As Wally chattered away, Bruce wondered if it was too early to get away with ordering alcohol.

Bruce didn't frequent movie theaters. He rarely had the free time to spend on such frivolities, and wasting whatever free time he had watching a mediocre film wasn't very appealing to him. He normally spent his personal time updating his resources or sleeping. Which should have been on the schedule today. Except it wasn't. Thanks to Wally.

Currently, the two were striding down the theater aisle, Wally struggling with two extra large popcorns and Bruce following with a water bottle. He hadn't particularly paid attention to the synopsis of the movie when Wally attempted to engage him in it, so Bruce wasn't sure to expect. Most of him was sure that it was going to be some tasteless action movie full of cheap fight scenes that had been choreographed in the back of someone's truck, but the irrational part of him that had emerged from lack of sleep was terrified that it would end up being a sappy romance. Or worse, a musical.

Of course, Wally chose their seats as front row center, settling in his chair and already tossing popcorn into his mouth even though the previews hadn't even started yet. Bruce sat beside him, staring up at the brightly lit screen flashing movie star trivia.

"Do you ever go out at all?" Wally suddenly asked, and Bruce wasn't surprised since his discomfort must've shown on his face.

Bruce furrowed his brow for a moment in thought, because he wasn't really sure what the answer to the question was. He went out all the time, to fancy dinners or rich benefits for various charities and "acquaintances."

But did he ever go out for breakfast in rundown dinners with surprisingly good food, or sit in cramped movie theater seats so close to the screen that his neck was going to be screaming in five minutes tops?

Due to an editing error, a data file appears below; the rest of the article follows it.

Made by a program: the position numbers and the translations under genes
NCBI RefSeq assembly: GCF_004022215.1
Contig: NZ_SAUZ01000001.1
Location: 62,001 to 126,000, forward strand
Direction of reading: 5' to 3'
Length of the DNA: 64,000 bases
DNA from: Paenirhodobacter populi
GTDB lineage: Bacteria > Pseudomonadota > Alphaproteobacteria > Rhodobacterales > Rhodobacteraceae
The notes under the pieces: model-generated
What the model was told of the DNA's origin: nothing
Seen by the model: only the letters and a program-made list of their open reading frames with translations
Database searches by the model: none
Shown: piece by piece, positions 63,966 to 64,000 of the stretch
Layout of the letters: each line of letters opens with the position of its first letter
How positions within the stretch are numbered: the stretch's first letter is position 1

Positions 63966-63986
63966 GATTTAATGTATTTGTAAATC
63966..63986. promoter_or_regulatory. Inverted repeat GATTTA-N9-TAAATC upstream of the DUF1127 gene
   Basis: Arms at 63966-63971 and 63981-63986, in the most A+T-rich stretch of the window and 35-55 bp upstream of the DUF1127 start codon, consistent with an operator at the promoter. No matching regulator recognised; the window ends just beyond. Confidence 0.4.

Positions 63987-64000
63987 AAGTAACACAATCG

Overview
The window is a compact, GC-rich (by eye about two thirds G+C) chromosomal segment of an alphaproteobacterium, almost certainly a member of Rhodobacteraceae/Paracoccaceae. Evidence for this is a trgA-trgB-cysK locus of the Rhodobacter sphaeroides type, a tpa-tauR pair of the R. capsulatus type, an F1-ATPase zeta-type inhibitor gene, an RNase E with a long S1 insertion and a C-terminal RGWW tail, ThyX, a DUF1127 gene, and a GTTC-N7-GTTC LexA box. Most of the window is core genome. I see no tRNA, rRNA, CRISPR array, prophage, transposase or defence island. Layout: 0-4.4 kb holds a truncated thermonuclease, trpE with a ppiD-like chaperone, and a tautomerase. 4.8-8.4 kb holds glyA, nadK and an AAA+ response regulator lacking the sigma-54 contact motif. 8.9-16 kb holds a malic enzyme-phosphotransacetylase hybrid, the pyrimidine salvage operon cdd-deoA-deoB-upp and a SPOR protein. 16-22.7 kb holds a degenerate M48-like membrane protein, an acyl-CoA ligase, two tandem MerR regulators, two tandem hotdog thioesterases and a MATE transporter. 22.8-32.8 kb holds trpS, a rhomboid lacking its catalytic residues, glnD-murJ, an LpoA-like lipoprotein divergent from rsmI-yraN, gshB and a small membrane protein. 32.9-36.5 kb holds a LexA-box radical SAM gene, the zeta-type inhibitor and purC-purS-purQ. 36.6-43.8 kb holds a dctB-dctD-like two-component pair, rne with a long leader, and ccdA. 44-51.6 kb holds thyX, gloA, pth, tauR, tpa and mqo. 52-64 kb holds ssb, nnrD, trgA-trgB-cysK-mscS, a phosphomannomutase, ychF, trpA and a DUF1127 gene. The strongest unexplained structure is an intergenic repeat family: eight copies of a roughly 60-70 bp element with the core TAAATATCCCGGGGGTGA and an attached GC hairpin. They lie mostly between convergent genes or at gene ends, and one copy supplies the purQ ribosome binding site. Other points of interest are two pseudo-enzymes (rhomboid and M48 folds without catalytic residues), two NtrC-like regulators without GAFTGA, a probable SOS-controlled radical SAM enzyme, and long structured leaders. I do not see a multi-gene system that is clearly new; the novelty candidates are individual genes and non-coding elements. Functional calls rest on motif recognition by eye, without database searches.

"Not really," Bruce admitted, feeling somewhat defensive. "I'm not usually afforded the luxury of such free time."

"You need to make time," Wally commented, flicking a piece of popcorn into the air and tilting his head back to catch it. When he sat back up, he was chewing triumphantly. "It's not hard."

"So you say," Bruce spoke wryly when Wally tried his stunt again, only for the popcorn to bounce of his nose onto the floor.

"It's really not, Bruce," he repeated, glaring at the kernel sitting angelically on the floor. "Just don't spend so much time holed up in your cave."

"Spending time in the cave saves lives," Bruce stated, almost like reciting a mantra, but Wally only tossed a piece of popcorn at his head. It bounced off his cheek and landed on his lap, and Bruce looked from it to Wally while raising an eyebrow.

"You were supposed to catch it."

Bruce's other eyebrow joined its partner.

"With what?"

His mouth falling open, Wally's face turned a little red in what seemed to be embarrassment or discomfort, and he waved a hand to change the turn of conversation.

"Anyway, how can you say it saves lives if you end up wasting yours?" Wally prodded, not waiting for a reply when the lights dimmed and the movie began to play.

As the minutes passed, Bruce was content to discover that the film was actually a relatively complex murder mystery, with several possible killers leading to very persuasive red herrings. When he found that the movie's plot was both intelligent and realistic, Bruce couldn't help flashing his surprised eyes Wally's way. The other must've noticed, because their gazes met, and Wally smiled.

"I work in a police lab, Bruce, what did you expect?" Wally whispered with a proud but somewhat humble smile, holding the bag of popcorn out to Bruce. Bruce took a handful, and for the next half hour, the two sat in comfortable companionship, the only sound between them that of crunching and the only interaction that of buttery fingers trying to maneuver each other out of the best pieces.

Halfway through the film, Wally elbowed Bruce and pointed at the tall blonde woman who had just stormed into the victim's apartment.